Melbourne gets the nod as #1, again

by Elizabeth Barnard20 Aug 2012

In the latest release of the a bi-annual survey of the world’s most liveable cities, Australia has once again dominated the top spots – welcome news for HR professionals trying to tempt employees to the cities.

Melbourne retained its title as the ‘World’s Most Liveable City’, and Adelaide came in fifth alongside Sydney and Perth in seventh and ninth respectively. “Australia, with a low population density and relatively low crime rates, continues to supply some of the world's most liveable cities,” Economist Intelligence Unit survey editor Jon Copestake said. “Despite the rising cost of living driven by the strong Australian dollar, these cities offer a range of factors to make them highly attractive," he said.

Initially, the EIU list was compiled in order to test whether HR departments needed to pay a hardship allowance in expatriate relocation packages – and the survey still ranks 140 cities as having the best or the worst living conditions. Scoring is based on political and social stability, crime rates, access to quality health care, cultural events, the environment, education and the standard of infrastructure.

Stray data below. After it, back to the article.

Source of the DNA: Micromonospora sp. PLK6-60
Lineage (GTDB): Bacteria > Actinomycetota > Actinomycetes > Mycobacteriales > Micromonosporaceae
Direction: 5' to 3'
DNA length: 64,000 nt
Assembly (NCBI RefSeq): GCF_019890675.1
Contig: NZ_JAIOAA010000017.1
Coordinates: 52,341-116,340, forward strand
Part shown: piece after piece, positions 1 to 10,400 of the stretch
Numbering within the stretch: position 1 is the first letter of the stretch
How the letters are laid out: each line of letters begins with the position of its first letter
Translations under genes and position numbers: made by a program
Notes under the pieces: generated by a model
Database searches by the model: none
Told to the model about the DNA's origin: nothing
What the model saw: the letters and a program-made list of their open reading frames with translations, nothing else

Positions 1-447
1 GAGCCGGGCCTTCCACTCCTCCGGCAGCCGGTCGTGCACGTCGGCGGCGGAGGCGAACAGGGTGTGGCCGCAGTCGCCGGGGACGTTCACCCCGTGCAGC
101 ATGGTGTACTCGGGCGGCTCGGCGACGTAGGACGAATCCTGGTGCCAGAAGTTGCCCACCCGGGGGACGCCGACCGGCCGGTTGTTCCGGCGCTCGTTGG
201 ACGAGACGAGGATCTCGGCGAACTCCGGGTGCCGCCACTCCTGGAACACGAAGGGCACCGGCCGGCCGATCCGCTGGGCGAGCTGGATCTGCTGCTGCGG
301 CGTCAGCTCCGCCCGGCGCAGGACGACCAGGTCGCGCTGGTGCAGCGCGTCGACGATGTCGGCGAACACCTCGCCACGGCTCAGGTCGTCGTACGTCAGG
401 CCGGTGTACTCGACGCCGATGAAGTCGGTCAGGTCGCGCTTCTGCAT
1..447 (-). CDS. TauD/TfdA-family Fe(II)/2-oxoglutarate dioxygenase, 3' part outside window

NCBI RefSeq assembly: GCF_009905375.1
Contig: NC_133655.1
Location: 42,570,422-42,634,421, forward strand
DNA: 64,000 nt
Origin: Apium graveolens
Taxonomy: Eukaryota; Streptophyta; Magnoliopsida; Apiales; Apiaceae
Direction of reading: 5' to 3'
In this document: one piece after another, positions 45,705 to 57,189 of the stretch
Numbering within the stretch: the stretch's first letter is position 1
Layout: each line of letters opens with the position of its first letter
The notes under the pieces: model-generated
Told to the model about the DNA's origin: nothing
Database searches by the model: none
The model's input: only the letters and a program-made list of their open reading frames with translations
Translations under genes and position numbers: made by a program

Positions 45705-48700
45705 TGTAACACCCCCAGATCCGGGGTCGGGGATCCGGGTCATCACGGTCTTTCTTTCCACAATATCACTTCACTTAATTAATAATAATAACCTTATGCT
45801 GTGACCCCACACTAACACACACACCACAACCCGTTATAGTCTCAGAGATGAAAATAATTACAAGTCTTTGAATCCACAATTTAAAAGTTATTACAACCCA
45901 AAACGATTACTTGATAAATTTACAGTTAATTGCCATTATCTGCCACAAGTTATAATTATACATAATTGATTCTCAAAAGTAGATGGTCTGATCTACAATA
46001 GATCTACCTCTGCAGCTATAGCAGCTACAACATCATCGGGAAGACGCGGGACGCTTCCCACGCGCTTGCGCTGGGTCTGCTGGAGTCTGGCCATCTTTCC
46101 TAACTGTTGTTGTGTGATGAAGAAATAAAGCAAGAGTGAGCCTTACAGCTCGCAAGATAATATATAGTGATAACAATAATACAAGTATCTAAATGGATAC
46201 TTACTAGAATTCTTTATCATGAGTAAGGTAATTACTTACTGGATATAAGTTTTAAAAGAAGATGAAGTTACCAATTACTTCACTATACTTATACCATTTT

Notably there was very little difference between any of the 10 most liveable cities with just 1.8 percentage points separating Melbourne in first place and Auckland in 10th  place. “The general conditions required for a location to be awarded a high liveability score continue to be well reflected,” Copestake said.

Copestake added that there does appear to be a correlation between the types of cities that sit right at the very top of the ranking. “Those that score best tend to be mid-sized cities in wealthier countries with a relatively low population density. This can foster a range of recreational activities without leading to high crime levels or overburdened infrastructure,” he said.

 

Top News

Qantas fined thousands for mistreating worker
Adverse action: The dark horse in downsizing?

Anonymous job applications reduce prejudice


Most Read

Complaint leads to $350k back pay nightmare
Three strikes is a myth in performance management

'Plain vanilla' redundancies found unfair by FWA

COMMENTS

Most Read